All accounts that receive rewards (one per member) are registered by voting, except for the governance coinbase account, which distributes the first system contracts to the governance contract, and the authority member generating the block updates the balance state of the accounts. The calculation result is reflected in the root hash value of Patricia Trie.

If all full nodes, including the authority member, verify the header of the received block and detect that the rule recorded in the governance contract is not accurately reflected, discard the block, remove the member through voting, and confiscate the staked WEMIX.

Block Generation

The governance contract determines the interval between block creation of the WEMIX Blockchain. BP has the logic of generating blocks at a set time (1 sec. of the initial set value) to ensure activity and block finality, regardless of transactions in the mempool. The block creation interval is the value of a variable that can be changed by permission voting.

Block Verification

When a block generated by a miner is propagated to a network through p2p, each full node (including an authority member) receiving the block must self-verify and determine the validity. Authority nodes verify whether the block is generated by a member selected as the miner, the reward is customarily distributed, and transaction details are reflected in the state of the entire system. After the verification, the authority nodes spread the blocks to the neighboring nodes.

The non-authority full node that receives this propagation checks whether the signature of the member included in the header is correct and verifies the transaction details. When it is determined that the transaction recorded in the block is generated according to the rule, it stores the block on the local disk and propagates it to neighboring nodes.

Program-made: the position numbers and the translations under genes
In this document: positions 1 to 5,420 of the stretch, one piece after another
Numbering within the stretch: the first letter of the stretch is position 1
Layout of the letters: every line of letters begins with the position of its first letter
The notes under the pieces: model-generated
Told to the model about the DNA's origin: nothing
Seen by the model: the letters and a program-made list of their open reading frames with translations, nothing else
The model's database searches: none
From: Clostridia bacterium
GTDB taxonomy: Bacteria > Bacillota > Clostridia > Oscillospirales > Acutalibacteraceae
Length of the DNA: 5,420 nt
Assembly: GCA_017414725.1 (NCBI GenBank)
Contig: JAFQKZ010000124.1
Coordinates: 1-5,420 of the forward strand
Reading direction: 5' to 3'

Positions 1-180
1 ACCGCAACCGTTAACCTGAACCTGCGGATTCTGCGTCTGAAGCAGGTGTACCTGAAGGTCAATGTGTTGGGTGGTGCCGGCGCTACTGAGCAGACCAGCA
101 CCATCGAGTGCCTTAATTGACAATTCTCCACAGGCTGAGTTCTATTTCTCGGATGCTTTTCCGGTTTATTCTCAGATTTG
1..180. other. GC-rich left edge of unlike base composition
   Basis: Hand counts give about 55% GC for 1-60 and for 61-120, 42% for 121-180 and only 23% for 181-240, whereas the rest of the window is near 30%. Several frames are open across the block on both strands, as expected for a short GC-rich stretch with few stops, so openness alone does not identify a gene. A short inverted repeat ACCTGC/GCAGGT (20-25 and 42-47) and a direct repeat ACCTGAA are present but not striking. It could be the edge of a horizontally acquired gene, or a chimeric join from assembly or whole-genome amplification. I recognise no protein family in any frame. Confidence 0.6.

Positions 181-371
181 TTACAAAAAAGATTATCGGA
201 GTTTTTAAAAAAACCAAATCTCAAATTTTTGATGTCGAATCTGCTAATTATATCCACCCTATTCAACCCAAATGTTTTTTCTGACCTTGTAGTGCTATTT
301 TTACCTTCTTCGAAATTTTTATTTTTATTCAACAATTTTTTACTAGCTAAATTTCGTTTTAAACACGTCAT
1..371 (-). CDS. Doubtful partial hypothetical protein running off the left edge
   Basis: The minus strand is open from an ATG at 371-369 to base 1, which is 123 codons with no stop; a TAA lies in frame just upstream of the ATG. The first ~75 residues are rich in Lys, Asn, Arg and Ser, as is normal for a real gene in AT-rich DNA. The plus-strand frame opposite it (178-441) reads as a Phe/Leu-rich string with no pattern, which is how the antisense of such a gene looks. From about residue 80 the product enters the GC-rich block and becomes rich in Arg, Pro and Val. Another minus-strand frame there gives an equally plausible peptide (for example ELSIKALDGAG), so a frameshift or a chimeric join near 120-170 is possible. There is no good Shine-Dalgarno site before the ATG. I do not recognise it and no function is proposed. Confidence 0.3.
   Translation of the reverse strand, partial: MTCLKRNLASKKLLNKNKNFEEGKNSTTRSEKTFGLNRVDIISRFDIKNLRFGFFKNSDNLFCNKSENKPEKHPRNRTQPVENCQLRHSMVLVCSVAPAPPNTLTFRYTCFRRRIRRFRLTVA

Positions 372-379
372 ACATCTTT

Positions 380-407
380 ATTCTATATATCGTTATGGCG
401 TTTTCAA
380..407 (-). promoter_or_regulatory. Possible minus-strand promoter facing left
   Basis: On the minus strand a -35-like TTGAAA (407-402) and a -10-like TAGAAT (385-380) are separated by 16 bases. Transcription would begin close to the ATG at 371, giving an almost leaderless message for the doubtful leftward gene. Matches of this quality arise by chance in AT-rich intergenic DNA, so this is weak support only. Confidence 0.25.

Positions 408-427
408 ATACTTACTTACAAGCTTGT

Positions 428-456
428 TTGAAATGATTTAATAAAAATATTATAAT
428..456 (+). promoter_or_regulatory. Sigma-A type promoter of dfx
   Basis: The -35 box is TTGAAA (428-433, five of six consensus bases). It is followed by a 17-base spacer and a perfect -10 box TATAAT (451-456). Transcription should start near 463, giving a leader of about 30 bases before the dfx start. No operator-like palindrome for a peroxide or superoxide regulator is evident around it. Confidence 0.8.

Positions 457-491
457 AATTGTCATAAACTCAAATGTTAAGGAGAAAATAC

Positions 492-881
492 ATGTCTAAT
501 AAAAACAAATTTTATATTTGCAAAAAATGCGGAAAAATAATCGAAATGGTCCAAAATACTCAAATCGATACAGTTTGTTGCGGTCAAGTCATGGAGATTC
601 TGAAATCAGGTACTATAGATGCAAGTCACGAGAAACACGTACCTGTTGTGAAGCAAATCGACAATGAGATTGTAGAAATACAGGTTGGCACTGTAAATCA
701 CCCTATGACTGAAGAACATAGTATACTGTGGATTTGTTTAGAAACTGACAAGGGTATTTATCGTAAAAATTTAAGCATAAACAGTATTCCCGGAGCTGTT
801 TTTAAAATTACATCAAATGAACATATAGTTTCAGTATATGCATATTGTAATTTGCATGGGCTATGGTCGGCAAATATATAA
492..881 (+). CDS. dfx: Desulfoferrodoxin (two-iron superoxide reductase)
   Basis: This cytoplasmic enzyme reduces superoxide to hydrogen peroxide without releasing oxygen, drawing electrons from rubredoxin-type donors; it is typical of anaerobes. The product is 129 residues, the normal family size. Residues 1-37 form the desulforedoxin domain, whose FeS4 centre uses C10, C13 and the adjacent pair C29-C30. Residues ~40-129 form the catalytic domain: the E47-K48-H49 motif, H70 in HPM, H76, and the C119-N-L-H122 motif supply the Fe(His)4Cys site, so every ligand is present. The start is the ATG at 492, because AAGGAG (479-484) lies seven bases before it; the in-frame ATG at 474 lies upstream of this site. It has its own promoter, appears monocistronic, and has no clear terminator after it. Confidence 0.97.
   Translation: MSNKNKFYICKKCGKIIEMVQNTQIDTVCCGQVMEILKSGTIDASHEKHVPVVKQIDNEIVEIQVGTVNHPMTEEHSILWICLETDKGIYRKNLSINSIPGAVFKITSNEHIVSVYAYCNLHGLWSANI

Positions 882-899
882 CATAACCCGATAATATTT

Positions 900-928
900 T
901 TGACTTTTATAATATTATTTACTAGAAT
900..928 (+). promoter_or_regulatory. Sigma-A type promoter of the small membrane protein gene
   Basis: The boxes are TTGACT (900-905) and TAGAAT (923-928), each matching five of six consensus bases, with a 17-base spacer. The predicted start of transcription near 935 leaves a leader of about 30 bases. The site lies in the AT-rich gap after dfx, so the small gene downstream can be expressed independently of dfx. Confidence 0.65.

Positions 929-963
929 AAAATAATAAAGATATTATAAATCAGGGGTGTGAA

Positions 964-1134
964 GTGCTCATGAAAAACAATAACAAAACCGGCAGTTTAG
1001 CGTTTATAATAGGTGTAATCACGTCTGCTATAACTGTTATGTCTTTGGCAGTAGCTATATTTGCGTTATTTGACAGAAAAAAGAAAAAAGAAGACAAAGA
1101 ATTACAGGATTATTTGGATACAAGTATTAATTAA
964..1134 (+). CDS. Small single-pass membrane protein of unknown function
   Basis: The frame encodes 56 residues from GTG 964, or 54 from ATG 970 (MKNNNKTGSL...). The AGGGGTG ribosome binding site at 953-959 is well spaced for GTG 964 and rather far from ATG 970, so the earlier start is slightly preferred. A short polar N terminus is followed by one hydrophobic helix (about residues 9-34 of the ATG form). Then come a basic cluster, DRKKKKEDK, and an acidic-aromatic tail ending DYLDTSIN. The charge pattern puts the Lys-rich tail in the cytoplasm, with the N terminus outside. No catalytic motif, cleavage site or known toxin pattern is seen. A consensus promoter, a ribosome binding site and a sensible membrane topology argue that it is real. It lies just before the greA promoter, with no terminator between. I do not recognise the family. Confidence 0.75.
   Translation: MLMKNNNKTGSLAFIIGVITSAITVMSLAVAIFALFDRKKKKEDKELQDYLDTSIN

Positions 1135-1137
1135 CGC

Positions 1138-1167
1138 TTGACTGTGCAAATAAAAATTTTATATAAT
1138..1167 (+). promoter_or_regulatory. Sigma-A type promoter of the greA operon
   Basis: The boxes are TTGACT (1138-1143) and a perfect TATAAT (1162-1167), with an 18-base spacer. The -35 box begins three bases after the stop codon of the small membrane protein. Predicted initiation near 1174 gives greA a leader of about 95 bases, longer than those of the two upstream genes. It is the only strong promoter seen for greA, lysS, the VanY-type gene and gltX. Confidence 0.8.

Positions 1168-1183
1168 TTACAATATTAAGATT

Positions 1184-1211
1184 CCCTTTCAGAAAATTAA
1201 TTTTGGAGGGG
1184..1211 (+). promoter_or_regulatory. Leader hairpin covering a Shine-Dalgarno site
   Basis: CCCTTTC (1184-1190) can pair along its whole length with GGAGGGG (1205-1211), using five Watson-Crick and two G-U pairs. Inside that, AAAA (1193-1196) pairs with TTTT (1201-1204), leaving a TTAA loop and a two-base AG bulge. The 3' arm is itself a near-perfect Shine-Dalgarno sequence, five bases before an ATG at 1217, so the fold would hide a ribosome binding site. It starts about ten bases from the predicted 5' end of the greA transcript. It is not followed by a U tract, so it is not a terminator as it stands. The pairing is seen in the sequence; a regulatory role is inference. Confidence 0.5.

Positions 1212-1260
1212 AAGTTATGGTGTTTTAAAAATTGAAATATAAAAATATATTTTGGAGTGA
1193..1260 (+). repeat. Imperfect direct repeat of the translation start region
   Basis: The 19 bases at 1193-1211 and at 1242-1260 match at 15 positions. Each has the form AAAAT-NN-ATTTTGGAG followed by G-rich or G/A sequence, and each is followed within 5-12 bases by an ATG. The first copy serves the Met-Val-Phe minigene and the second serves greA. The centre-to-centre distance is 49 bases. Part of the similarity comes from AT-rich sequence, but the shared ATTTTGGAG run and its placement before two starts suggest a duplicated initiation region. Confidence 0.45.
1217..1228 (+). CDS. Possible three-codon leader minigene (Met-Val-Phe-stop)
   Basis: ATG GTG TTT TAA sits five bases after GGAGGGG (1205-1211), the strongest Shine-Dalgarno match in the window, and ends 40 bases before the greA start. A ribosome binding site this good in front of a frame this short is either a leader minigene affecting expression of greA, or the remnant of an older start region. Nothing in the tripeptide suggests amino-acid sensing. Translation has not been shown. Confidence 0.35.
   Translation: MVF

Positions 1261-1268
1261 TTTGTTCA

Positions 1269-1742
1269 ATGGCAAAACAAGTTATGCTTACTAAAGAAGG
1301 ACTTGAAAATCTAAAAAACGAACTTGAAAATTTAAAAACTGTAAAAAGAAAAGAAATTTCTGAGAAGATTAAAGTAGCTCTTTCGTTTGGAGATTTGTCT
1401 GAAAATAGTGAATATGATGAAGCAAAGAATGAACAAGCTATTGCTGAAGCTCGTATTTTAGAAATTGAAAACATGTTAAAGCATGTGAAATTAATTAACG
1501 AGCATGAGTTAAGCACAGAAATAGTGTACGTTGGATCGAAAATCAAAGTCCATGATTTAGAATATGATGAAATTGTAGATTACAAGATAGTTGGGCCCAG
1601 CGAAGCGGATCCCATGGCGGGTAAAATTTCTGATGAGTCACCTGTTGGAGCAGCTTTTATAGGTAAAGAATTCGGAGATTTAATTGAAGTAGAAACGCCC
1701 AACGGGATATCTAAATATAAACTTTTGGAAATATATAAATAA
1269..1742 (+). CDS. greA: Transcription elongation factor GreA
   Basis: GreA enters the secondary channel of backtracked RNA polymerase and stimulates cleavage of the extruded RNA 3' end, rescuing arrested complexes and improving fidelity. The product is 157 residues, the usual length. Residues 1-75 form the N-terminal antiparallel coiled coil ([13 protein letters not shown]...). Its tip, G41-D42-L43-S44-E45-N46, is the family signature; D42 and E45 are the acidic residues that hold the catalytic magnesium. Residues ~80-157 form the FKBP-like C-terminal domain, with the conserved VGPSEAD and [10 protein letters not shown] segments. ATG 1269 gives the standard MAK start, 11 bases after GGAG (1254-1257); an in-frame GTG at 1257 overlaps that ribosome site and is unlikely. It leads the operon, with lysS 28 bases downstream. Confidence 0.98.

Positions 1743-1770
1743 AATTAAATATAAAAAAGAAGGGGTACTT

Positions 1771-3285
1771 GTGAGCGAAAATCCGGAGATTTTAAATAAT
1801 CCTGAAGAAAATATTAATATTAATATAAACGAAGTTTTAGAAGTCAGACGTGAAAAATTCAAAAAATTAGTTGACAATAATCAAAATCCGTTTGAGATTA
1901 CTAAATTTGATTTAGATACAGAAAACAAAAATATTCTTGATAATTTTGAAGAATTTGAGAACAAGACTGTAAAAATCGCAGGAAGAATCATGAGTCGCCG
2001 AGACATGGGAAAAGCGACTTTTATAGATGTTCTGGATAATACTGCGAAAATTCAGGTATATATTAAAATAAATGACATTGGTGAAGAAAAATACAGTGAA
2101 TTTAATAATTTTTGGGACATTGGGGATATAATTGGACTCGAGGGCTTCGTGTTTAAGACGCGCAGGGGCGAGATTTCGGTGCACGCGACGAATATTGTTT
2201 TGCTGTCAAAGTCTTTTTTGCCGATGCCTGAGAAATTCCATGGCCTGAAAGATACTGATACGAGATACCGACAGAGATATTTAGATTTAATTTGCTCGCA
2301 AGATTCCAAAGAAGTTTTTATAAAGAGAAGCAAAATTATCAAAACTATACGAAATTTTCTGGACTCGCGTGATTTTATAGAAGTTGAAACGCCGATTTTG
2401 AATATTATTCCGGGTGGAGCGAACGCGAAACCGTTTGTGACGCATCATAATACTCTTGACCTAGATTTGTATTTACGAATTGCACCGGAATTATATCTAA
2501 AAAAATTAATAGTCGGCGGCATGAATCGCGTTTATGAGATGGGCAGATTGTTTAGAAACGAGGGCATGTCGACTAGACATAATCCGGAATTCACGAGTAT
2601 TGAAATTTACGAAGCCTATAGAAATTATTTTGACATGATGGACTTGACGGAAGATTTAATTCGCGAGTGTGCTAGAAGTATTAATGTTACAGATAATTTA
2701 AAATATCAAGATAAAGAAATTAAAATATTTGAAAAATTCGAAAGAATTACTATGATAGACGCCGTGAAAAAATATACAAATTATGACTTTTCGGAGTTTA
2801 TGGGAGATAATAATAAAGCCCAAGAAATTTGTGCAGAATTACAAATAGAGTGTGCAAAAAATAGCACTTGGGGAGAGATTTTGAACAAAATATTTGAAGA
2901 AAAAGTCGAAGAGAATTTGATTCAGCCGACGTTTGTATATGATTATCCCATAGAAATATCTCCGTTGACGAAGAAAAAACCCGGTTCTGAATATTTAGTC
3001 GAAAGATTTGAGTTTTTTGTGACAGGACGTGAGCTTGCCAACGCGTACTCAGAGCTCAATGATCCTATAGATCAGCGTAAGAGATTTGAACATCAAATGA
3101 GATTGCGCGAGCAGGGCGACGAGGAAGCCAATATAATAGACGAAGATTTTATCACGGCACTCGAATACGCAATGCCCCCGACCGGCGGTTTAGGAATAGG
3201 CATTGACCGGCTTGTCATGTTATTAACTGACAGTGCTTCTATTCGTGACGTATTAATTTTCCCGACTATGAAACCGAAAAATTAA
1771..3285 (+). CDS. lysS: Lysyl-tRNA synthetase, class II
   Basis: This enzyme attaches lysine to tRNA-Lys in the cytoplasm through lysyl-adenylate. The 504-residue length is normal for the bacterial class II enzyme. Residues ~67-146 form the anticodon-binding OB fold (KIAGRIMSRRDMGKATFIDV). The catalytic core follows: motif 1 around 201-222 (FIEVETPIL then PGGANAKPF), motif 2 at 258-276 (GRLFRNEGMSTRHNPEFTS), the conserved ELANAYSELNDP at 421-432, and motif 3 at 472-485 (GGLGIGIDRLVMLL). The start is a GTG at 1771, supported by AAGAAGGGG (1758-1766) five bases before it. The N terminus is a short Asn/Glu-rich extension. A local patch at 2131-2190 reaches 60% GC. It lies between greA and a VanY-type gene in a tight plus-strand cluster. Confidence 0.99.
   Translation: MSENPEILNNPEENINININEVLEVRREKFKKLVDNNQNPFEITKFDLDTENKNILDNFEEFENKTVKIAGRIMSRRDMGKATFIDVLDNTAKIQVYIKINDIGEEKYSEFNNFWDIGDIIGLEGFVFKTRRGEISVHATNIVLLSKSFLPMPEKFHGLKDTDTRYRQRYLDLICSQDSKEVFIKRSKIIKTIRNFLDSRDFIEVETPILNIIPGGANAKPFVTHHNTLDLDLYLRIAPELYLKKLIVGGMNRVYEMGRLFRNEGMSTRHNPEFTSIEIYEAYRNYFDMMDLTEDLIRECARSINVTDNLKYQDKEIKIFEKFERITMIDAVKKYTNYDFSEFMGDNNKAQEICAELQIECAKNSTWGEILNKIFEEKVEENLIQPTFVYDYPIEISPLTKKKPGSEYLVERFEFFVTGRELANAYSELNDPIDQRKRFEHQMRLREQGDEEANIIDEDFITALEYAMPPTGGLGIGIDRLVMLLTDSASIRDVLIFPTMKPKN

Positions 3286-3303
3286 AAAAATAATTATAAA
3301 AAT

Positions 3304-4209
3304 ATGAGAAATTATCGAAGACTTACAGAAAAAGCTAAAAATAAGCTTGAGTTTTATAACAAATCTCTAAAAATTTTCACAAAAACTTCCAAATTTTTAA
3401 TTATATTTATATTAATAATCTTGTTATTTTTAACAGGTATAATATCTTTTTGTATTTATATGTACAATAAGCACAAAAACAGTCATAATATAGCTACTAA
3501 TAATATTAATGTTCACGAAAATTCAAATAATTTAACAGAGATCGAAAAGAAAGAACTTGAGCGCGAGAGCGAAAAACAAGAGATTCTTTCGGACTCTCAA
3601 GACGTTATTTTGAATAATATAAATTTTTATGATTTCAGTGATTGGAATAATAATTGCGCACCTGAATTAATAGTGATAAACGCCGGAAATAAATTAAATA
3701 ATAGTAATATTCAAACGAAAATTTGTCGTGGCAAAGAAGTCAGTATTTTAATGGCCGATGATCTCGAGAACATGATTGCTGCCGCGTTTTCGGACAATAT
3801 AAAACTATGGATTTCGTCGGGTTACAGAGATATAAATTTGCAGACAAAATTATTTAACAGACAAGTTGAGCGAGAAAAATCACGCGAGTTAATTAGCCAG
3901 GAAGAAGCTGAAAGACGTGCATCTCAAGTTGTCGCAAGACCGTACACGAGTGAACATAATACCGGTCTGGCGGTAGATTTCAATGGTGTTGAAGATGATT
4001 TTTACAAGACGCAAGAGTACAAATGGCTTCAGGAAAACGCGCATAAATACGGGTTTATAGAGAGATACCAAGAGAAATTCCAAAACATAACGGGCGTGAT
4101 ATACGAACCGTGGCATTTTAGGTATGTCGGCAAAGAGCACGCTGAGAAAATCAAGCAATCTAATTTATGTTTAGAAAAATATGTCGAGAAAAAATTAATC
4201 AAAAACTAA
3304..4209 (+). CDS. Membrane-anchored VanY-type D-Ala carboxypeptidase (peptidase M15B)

When verifying the propagated block, there are two things that all full nodes must verify first before proceeding with the above process: Miner_Limit and Max_Consecutive_Blocks.

Miner_Limit is defined as follows. When a specific member is determined as a Miner in RAFT, an epoch that can create a block is given, and the purpose of this epoch is to prevent it from being given continuously. All blocks are valid only when the following Miner_Limit is satisfied.

Miner_Limit = floor(SIGNER_COUNT / 2) + 1 (Number of consecutive epochs out of which a miner may only occupy one)

Max_Consecutive_Blocks is the maximum number of consecutive blocks the same Miner can create in an epoch. This value is a variable introduced to limit the height of a diverged block when a hacker attacks the network. In WEMIX3.0, Max_Consecutive_Blocks is 1.

The above two values are a method for ensuring block finality and are designed to minimize the damage a malicious authority member can cause to the network.